Pages per session
This metric specifies the average number of pages viewed during a single session on your blog or website. It can help you assess if your content is engaging and organized well enough for a user to want to head over to another page.
You’ll also get to know if the pages on your website are properly interlinked.
How? Well, a user might click on a link on a blog post that takes the person to another page on your site.
New and returning visitors
New visitors reflect how many new leads/readers your website is able to interest. If these visitors enjoy your content, they’re likely to find their way back to your website.
Thus, it’s important to track how many new and returning visitors your website or blog has. These metrics will help you create content that not only attracts new customers but also retains the existing ones.
Ahrefs says that the first-ranked page on Google’s SERPs will also rank in the top 10 results for around 1,000 other relevant keywords. Thus, choosing the right keywords for your target audience is one of the content marketing metrics that matter the most for your business.
First, you need to figure out what your customers are searching for on Google. Then, incorporate those search terms into your content to help your customers find you more easily.
You can review your keyword rankings using Google Search Console or other platforms like SEMRush and Ahrefs.
When you find your content isn’t performing well, tweak the content or the keywords you had targeted earlier.
Social shares and likes
Likes and shares on social media are key metrics for content marketing. They demonstrate your content’s ability to engage with your target audience.
A like would mean that the customer found your content interesting. But a share is more important than a like.
Do you know why?
Because a share reflects that the customer found the content interesting enough to expand its reach to other interested potential customers. So, it’s essential to track how many times your readers have shared your content pages.
Comments and mentions
People can easily like and share posts and blogs on social media. But when they write meaningful comments on your posts, you know your content has been able to hit the mark.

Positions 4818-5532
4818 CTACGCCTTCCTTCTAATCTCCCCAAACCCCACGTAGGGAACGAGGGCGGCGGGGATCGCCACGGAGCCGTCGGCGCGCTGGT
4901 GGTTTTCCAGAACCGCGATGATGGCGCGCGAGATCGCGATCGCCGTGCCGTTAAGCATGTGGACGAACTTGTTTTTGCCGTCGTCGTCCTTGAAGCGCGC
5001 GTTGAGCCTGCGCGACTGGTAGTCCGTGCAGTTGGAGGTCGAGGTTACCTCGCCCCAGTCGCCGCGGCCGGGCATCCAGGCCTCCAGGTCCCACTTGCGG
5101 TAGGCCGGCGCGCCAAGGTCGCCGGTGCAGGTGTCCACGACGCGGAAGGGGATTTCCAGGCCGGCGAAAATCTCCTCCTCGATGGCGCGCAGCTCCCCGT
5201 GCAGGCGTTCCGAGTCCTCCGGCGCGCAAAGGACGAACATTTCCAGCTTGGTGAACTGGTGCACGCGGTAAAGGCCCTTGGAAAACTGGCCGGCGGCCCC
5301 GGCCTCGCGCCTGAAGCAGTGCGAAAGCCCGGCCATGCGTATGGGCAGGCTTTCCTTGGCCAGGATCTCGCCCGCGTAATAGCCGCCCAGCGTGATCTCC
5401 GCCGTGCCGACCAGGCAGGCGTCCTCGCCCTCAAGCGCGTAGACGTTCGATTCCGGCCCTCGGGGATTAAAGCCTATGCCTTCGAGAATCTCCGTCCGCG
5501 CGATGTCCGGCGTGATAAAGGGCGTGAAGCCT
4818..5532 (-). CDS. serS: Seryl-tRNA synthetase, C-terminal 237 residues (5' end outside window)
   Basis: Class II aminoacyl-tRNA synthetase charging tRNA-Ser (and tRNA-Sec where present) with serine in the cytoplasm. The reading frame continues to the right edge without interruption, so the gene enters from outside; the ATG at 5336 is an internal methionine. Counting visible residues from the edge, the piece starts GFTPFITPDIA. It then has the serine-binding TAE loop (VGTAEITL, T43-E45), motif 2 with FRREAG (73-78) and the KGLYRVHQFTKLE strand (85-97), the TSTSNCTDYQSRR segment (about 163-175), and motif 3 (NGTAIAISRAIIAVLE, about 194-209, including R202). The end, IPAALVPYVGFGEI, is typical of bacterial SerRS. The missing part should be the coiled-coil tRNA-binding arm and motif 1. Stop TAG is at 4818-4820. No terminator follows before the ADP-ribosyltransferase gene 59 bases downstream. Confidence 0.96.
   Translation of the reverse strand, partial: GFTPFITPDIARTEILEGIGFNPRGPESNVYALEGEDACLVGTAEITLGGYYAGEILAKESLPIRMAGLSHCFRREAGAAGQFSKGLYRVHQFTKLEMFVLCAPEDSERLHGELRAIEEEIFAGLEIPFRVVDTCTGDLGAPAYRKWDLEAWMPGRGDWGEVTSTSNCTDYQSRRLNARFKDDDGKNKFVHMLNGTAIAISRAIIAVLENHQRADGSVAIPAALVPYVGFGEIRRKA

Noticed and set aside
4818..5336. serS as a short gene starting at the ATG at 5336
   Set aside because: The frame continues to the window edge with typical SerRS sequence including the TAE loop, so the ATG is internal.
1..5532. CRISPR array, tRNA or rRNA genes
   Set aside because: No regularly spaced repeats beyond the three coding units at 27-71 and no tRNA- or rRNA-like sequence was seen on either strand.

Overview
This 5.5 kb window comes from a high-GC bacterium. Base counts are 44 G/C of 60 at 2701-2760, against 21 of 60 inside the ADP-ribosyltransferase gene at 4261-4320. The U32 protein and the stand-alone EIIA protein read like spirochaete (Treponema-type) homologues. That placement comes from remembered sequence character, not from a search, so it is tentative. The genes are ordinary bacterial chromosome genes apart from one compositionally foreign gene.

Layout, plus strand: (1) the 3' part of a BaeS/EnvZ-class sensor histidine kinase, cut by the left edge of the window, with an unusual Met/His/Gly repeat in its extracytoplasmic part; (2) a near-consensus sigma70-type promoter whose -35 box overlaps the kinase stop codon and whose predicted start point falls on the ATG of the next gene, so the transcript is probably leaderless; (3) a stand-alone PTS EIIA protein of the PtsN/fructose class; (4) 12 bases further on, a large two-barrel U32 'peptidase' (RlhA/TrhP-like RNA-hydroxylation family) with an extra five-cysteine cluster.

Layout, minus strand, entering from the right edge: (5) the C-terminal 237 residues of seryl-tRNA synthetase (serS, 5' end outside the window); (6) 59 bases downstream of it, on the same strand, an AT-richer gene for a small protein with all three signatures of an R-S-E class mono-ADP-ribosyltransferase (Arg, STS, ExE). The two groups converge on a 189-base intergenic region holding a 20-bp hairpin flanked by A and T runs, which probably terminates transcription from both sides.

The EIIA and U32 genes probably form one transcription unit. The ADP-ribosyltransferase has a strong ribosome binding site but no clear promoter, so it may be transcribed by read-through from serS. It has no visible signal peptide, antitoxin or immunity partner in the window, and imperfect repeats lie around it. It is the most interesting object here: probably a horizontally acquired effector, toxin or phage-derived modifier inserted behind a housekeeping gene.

To find out how people are responding to what you have to say, track comments, replies, and other reactions. This will also help you come up with new ideas for more content in the future.
As for mentions, these reflect the level of engagement as well as your brand’s reputation.
A mention’s value depends on the reputation of the author who has mentioned your brand, along with the context in which they have mentioned it.
From an SEO point of view, strong inbound links or backlinks are crucial to your content marketing strategy. Don’t forget to look into what kinds of sites are linking to you, and whether those sites are relevant to your content or industry.
Analyzing backlinks will help you ensure other sites find your content worth citing.
To view your current backlinks, use Google Search Console, BuzzSumo, or SEMRush. These tools will show you the list of domains currently linking to your site.
How effective is your content marketing funnel? To analyze that, you need to measure the rate of conversions your brand is driving.
This metric indicates the percentage of visitors who found your content useful enough to take the desired action. The action can be; clicking on a link, downloading an ebook, subscribing to your email newsletter, and so on.
Think about it - why would you share your email address or download a template? Only if you were interested in what the website has to offer or you found their content useful.
A low conversion rate may imply you’re producing the wrong sort of content or you are targeting the wrong audience. A healthy conversion rate would enable you to convert your site traffic into leads, and, eventually, into revenue.
Tools like Google Analytics can help you visualize your entire content marketing funnel. It is especially useful if you’ve got an eCommerce website.
You need to consider multiple metrics to measure the performance of your content. However, before deciding on the content marketing metrics to track, make sure these align with the goals of your overall marketing strategy.
And remember, no matter what metrics you are tracking, it takes a lot of time, effort, and resources to plan and implement a coherent and effective content marketing strategy for the success of your brand.
Get in touch with the team of professional content creators and content managers at MyTasker, who can take care of all your content marketing metrics to ensure your business growth.